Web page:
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How can the new government save NHS dentistry?

How can the new government save NHS dentistry?

How can the new government save NHS dentistry?

Following Labour’s general election win, Ben Atkins calls for the new government to consult the profession on NHS dentistry reform.

The main thing the government needs to do for dentistry is value everybody’s input. They need to actually understand what our profession and the dental health community needs rather than just paying lip service to it.

As a snapshot of what that might include, the biggest thing we need to do is educate patients and anyone else who is responsible for patients’ oral health. This would need to be fully preventive care based.

You could start with an area such as what counts as emergency dentistry. For example, an overview of the different access points and how to use the system correctly. Patients need to understand what the current rules are, what is classed as emergency care, and how they can access it. My idea of an emergency is not necessarily what counts as an emergency to a patient.

But on the flip side is how to access NHS dentistry and what is classed as NHS dentistry. For a lot of patients, what they want – which is often based in aesthetics – and what they need – which is more health-based – can be poles apart. We need to have standard rules, then we as profession can work with our patients to understand what they want and how we can deliver it.

I believe that we could get the funding within dentistry to work, but we would need to change the rules to be very much based around prevention and behavioural change. For example, understanding what sugar does to our bodies.

Thinking outside of the box

If you want to solve NHS dentistry in its current form, you need to open the doors to more dentists coming into the country and more dentists qualifying. Historically, we’ve closed these doors. I think we can do that very quickly if we get the general dental council to work with legislature a lot faster.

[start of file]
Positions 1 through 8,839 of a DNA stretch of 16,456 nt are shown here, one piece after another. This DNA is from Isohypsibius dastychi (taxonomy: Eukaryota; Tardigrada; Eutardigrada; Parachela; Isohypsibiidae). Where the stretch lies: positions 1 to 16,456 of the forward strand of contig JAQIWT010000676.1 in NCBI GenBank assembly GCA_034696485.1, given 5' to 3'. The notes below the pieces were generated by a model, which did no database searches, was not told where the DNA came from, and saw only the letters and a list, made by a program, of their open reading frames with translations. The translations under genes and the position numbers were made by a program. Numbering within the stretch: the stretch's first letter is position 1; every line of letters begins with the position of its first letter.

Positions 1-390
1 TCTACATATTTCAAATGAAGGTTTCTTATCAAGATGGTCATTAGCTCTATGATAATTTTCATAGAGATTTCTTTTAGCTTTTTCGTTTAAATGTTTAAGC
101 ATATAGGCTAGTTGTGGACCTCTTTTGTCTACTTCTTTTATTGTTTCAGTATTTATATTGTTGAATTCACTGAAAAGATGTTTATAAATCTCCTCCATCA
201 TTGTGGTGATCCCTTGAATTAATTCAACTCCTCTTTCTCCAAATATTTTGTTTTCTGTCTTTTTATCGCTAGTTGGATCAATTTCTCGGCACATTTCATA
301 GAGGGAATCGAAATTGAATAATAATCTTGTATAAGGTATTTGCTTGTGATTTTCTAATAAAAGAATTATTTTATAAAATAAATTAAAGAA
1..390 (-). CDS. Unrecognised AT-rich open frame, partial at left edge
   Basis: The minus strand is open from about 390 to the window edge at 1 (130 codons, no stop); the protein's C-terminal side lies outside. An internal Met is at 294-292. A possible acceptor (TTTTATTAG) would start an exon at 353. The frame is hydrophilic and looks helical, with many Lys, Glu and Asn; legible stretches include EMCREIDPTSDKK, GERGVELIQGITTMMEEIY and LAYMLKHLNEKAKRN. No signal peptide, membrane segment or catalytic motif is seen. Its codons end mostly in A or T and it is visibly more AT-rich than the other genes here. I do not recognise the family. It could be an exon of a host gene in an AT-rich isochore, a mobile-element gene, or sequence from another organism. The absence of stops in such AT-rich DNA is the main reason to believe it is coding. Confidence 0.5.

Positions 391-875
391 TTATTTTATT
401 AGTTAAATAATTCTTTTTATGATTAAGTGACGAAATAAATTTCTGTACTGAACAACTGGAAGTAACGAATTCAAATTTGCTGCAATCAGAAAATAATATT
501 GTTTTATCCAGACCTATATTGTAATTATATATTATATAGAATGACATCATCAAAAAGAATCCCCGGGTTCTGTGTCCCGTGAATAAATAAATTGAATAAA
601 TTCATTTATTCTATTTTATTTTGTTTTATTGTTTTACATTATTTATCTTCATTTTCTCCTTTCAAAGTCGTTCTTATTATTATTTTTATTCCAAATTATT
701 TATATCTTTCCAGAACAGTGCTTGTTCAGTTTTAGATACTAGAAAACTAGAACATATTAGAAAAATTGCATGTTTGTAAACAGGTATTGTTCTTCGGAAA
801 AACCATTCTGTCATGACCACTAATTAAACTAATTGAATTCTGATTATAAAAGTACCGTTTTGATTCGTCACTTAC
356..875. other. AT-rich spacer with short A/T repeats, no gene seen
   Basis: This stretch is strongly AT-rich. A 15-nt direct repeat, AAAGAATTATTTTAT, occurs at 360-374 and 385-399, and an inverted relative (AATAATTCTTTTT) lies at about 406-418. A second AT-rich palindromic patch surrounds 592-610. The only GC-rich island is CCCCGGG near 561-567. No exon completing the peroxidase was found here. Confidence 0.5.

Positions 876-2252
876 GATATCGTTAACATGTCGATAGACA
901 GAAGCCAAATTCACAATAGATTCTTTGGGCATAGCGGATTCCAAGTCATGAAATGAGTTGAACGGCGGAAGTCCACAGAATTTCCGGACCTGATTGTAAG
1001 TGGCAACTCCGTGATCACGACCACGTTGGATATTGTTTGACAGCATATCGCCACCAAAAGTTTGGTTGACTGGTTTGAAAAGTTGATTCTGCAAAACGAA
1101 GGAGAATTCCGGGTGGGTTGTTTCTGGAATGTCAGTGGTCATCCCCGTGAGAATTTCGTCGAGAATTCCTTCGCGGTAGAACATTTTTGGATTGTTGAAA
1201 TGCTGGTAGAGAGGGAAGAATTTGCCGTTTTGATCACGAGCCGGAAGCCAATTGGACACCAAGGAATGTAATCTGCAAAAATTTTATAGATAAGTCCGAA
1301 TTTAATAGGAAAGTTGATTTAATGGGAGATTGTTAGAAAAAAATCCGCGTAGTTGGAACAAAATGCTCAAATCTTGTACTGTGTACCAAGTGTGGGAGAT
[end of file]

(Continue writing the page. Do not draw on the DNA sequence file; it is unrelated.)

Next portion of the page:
But long term, we need a contract that is fully revamped and empowers the dental team to work with patients rather than just the traditional drill and fill. Dental diseases are fully preventable – we can arrest decay very, very quickly. However we need patients to be aware of how to do that. Our job is to empower those patients in that journey. So a preventive journey is really critical in any contract that we have.

It’s actually quite a simple fix, but they’ve got to listen to our profession. We can’t just keep being negative about the contract. We need to suggest ways to evolve the system, rather than just asking for more and more money. Realistically the funds of the nation are not in a healthy place at the moment, so we’ve got to think outside the box.

Is a core service the future of NHS dentistry?

I struggle with the idea of a core service. I would consider that a continuation of the drill and fill strategy within dentistry – we need to be more radical than that. In theory we can have everything on the NHS, because if you get the prevention right you don’t need to restore.

I get where people are coming from. It’s a lot simpler to say that we could have a simple core service for drill and fill or emergency cover. But that’s perpetuating the idea that we drill teeth rather than healing them. I think we’re a much more intelligent bunch than that.

You just have to look at the preventive journey that we’ve already been on from the 70s when we used to have television presenters with missing front teeth to where we are now. We can go a lot further with prevention, but we need to fund early intervention rather than the drill and fill itself. The drill and fill suggests that we’ve failed in prevention. We just need to get the population to value prevention as much as we do.

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